4. Leave it to New Orleans to come up with a cake that all by itself screams, “laissez les bon temps rouler” but yet includes the Infant Jesus. And your cake, Linda, looks like you bought it in New Orleans. I bet that apple & cream cheese filling is delicious! Really quite beautifully done! Considering all that’s transpired in New Orleans, I think you made the better choice. Whew!

    1. Look at you throwing in a bit of French there!! I love it!! and yes, they do let the good times roll!! In the end, I did decide it was best to be a visitor to New Orleans than an actual resident. It worked out well!!

  5. Wow Linda, that is incredible and it looks so professional. I don’t know where I’ve been but I’ve never heard of a King’s Cake. I didn’t know there was such a thing but now I know. And it looks so beautiful! Love how you styled it. Just precious! xxx

  6. Linda, congratulations for this elaborate, perfect cake! I had no idea King’s Cake was eaten also on Fat Tuesday in New Orleans (the French have different culinary traditions for these two days and in some regions a very similar cake is baked for 6th January). I love your colourful, carnival presentation.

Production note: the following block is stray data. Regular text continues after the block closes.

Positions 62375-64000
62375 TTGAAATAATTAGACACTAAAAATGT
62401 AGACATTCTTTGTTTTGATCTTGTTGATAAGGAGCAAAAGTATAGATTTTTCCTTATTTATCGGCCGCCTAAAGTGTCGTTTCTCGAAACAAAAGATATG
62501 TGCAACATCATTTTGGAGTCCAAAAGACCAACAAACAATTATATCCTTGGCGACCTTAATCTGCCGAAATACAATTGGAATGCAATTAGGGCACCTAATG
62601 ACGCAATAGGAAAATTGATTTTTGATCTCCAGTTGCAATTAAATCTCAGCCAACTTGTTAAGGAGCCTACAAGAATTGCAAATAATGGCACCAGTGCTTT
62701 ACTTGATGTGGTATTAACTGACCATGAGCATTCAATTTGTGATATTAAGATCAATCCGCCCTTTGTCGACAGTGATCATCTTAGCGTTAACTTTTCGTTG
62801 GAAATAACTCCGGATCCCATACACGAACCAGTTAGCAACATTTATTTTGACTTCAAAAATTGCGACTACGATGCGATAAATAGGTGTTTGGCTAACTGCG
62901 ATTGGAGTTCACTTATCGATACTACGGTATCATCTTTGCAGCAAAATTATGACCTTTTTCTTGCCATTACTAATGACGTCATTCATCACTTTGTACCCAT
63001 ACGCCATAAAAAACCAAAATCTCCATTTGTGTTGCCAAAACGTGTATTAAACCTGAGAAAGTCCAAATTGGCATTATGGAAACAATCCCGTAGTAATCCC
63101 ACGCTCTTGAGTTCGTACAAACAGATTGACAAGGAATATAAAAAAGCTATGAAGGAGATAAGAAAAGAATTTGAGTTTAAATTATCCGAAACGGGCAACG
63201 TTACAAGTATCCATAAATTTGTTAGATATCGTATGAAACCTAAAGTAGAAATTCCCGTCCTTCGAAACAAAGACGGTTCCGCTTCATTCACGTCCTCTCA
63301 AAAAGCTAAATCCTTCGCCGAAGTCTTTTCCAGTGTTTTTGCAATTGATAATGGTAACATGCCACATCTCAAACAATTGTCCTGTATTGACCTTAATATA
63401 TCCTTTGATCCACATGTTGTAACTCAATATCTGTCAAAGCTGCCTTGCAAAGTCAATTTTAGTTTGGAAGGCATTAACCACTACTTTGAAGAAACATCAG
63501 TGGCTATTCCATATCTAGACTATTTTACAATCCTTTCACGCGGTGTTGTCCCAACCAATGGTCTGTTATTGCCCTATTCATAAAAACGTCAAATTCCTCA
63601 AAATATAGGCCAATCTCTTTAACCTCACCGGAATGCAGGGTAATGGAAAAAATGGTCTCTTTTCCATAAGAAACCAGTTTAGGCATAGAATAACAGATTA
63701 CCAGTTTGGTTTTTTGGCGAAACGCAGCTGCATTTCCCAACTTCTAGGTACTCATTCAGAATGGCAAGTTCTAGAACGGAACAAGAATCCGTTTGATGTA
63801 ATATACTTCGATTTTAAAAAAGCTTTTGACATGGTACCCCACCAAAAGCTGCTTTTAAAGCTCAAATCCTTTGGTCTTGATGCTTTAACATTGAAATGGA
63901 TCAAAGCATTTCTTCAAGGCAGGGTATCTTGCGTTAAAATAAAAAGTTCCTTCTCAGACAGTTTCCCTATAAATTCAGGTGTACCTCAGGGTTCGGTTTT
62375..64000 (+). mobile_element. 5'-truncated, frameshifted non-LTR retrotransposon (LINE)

7. This looks to die for and very complicated. I am sooooooo impressed with you Linda. What a gorgeous, gorgeous specimen of a king cake. I have never had one! Shameful, isn’t it? I may have to make this but it’s going to take some courage and maybe a cheering section. I Pinned your bread/cake pic before the goodies were added because I thought the bread/cake spoke for itself in that golden shot. Whoa.

    1. Geni, by far you are the Queen of Baking and this would be easy peasy for you my dear!! I am surprised you’ve not had one yet, I’d invite you over for a slice but its all gone!! Now you’re getting more advanced on me…Pinned me?? You’re right on the plain look, I’ve made this with different fillings and not sprinkled up with colors throughout the year. It makes a nice danish type brunch / dessert treat.

  8. Why does it seem that when most people mention Louisiana and/or Mardi Gras they almost invariably mention New Orleans, as if that city is the ONLY city that exists in Louisiana or that it’s the be all and end all and/or focus and locus of the state.

    Mardi Gras exists outside of New Orleans, and I dare say there are far better Mardi Gras celebrations in the rest of Louisiana, especially out in the country-side, the Cajun Mardi Gras.

    As for King Cakes… apples?! Maybe it’s just because I’m a purist. I don’t recall ever seeing, hearing or eating such a concoction. It might still be good though, but I don’t believe it’s true to form.